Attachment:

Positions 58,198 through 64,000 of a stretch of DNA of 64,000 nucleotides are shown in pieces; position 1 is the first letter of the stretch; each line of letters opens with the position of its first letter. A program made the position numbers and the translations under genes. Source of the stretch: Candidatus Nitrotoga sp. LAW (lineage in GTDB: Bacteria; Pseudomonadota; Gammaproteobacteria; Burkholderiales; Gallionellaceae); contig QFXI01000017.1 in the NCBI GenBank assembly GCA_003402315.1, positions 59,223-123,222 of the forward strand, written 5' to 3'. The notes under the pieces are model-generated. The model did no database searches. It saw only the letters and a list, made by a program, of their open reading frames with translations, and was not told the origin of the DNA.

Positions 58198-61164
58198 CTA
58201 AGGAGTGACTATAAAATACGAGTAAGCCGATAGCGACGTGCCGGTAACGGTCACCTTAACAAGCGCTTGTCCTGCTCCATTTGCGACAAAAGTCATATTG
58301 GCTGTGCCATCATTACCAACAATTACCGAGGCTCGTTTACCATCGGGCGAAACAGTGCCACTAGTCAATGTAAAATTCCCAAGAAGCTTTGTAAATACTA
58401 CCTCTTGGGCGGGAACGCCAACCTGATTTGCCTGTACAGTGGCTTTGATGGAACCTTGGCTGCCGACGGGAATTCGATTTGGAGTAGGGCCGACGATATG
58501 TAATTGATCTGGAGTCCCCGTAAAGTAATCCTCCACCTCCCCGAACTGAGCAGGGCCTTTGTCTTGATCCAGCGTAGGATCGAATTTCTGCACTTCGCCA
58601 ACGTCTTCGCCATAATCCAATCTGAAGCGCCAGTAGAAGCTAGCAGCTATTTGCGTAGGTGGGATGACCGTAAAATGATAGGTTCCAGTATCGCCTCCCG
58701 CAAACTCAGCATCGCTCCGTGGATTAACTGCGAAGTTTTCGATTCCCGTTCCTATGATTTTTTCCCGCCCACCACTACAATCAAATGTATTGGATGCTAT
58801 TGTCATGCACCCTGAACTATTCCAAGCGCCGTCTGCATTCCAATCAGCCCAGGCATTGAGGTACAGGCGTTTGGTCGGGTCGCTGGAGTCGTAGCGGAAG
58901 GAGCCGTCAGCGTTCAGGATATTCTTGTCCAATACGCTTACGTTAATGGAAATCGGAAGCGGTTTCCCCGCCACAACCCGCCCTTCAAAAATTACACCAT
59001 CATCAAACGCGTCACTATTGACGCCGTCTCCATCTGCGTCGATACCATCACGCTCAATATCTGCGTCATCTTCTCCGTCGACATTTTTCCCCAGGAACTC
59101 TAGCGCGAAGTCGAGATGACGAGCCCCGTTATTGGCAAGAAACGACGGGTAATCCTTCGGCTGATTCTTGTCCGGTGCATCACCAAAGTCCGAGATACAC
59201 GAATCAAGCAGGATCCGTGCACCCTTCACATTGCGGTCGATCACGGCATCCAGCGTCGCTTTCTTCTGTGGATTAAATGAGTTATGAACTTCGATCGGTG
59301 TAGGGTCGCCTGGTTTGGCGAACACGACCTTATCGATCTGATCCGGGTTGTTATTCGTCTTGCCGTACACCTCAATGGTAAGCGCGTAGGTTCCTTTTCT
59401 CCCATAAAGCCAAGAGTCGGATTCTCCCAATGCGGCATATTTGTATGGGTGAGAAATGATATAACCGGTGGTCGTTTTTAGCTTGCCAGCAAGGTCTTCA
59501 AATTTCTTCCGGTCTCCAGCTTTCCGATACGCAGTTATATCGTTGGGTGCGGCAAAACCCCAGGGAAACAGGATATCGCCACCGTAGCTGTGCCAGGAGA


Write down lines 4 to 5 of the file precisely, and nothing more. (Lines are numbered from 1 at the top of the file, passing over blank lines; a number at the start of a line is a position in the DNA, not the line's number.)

58201 AGGAGTGACTATAAAATACGAGTAAGCCGATAGCGACGTGCCGGTAACGGTCACCTTAACAAGCGCTTGTCCTGCTCCATTTGCGACAAAAGTCATATTG
58301 GCTGTGCCATCATTACCAACAATTACCGAGGCTCGTTTACCATCGGGCGAAACAGTGCCACTAGTCAATGTAAAATTCCCAAGAAGCTTTGTAAATACTA